For a better experience, click the Compatibility Mode icon above to turn off Compatibility Mode, which is only for viewing older websites.

Health Library

Browse A-Z
Search
    test
    test
    test
Print-Friendly
Bookmarks
bookmarks-menu
    • Acute vs. chronic conditions

      Acute vs. chronic conditions - illustration

      Acute conditions are severe and sudden in onset. This could describe anything from a broken bone to an asthma attack. A chronic condition, by contrast is a long-developing syndrome, such as osteoporosis or asthma. Note that osteoporosis, a chronic condition, may cause a broken bone, an acute condition. An acute asthma attack occurs in the midst of the chronic disease of asthma. Acute conditions, such as a first asthma attack, may lead to a chronic syndrome if untreated.

      Acute vs. chronic conditions

      illustration

    • Ruptured intracranial aneurysm

      Ruptured intracranial aneurysm - illustration

      A ruptured intracranial aneurysm causes intracranial bleeding and is considered very dangerous.

      Ruptured intracranial aneurysm

      illustration

      • Acute vs. chronic conditions

        Acute vs. chronic conditions - illustration

        Acute conditions are severe and sudden in onset. This could describe anything from a broken bone to an asthma attack. A chronic condition, by contrast is a long-developing syndrome, such as osteoporosis or asthma. Note that osteoporosis, a chronic condition, may cause a broken bone, an acute condition. An acute asthma attack occurs in the midst of the chronic disease of asthma. Acute conditions, such as a first asthma attack, may lead to a chronic syndrome if untreated.

        Acute vs. chronic conditions

        illustration

      • Ruptured intracranial aneurysm

        Ruptured intracranial aneurysm - illustration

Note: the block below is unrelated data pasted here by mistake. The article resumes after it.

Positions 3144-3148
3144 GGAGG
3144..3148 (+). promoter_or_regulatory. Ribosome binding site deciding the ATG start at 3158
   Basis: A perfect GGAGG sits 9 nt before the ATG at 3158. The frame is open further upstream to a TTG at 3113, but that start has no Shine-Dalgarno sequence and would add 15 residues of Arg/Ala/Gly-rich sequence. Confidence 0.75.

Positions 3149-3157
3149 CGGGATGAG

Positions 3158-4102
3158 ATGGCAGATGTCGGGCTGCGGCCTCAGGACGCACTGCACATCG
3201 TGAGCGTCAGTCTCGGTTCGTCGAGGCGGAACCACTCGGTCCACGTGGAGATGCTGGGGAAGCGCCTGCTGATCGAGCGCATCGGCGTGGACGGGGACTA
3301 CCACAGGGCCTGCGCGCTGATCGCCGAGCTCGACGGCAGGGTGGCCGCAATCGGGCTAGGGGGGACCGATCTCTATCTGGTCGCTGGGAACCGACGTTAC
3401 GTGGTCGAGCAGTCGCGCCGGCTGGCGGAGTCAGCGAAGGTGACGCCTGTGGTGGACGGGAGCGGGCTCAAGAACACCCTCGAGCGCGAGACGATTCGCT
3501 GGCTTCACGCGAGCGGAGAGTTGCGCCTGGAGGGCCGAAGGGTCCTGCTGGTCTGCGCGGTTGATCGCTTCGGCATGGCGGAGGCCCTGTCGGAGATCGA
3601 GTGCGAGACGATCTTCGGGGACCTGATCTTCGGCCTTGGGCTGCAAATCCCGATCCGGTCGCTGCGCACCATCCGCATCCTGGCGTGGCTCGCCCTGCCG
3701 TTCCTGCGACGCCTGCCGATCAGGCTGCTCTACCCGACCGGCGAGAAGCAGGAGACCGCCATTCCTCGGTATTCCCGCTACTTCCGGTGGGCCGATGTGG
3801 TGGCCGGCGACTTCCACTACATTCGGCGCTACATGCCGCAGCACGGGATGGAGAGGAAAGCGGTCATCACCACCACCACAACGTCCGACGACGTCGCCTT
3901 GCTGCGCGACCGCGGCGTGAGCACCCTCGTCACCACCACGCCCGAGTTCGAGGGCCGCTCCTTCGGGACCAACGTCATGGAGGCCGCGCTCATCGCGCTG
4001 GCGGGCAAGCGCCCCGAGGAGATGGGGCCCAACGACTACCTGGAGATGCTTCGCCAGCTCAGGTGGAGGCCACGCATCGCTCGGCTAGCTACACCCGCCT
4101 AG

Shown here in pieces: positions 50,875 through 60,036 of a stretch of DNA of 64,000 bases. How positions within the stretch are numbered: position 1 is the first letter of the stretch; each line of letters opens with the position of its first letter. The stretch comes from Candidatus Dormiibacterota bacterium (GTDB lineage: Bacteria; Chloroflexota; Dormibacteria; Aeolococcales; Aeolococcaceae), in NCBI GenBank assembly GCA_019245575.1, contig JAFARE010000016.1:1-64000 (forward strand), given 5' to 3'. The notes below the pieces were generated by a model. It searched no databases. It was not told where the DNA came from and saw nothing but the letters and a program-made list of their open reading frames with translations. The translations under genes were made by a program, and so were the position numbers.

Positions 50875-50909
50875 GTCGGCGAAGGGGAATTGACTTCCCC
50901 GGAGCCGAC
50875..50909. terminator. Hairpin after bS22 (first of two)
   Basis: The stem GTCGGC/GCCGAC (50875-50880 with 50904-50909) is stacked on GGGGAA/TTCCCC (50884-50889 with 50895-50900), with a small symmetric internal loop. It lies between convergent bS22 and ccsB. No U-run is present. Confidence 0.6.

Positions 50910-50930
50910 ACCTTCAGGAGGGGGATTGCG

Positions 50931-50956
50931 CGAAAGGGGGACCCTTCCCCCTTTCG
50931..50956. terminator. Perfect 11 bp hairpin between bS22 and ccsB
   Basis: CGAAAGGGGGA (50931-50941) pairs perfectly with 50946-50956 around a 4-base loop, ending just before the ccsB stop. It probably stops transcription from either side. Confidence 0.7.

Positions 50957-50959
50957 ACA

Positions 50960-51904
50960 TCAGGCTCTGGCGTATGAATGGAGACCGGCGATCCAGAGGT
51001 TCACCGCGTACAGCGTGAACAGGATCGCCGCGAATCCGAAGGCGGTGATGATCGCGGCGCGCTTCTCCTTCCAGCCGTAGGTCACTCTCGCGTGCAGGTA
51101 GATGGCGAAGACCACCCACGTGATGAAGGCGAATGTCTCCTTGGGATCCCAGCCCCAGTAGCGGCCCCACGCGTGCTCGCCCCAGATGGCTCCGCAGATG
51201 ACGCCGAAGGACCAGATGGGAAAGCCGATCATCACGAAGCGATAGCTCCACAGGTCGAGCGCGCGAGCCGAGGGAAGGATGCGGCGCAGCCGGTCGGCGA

A ruptured intracranial aneurysm causes intracranial bleeding and is considered very dangerous.

        Ruptured intracranial aneurysm

        illustration

      A Closer Look

       

      Review Date: 12/10/2016

      Reviewed By: Linda J. Vorvick, MD, Clinical Associate Professor, Department of Family Medicine, UW Medicine, School of Medicine, University of Washington, Seattle, WA. Also reviewed by David Zieve, MD, MHA, Medical Director, Brenda Conaway, Editorial Director, and the A.D.A.M. Editorial team.

      The information provided herein should not be used during any medical emergency or for the diagnosis or treatment of any medical condition. A licensed medical professional should be consulted for diagnosis and treatment of any and all medical conditions. Links to other sites are provided for information only -- they do not constitute endorsements of those other sites. © 1997- A.D.A.M., a business unit of Ebix, Inc. Any duplication or distribution of the information contained herein is strictly prohibited.
      adam.com

       
       
       

       

       

      A.D.A.M. content is best viewed in IE9 or above, Firefox and Google Chrome browser.
      Content is best viewed in IE9 or above, Firefox and Google Chrome browser.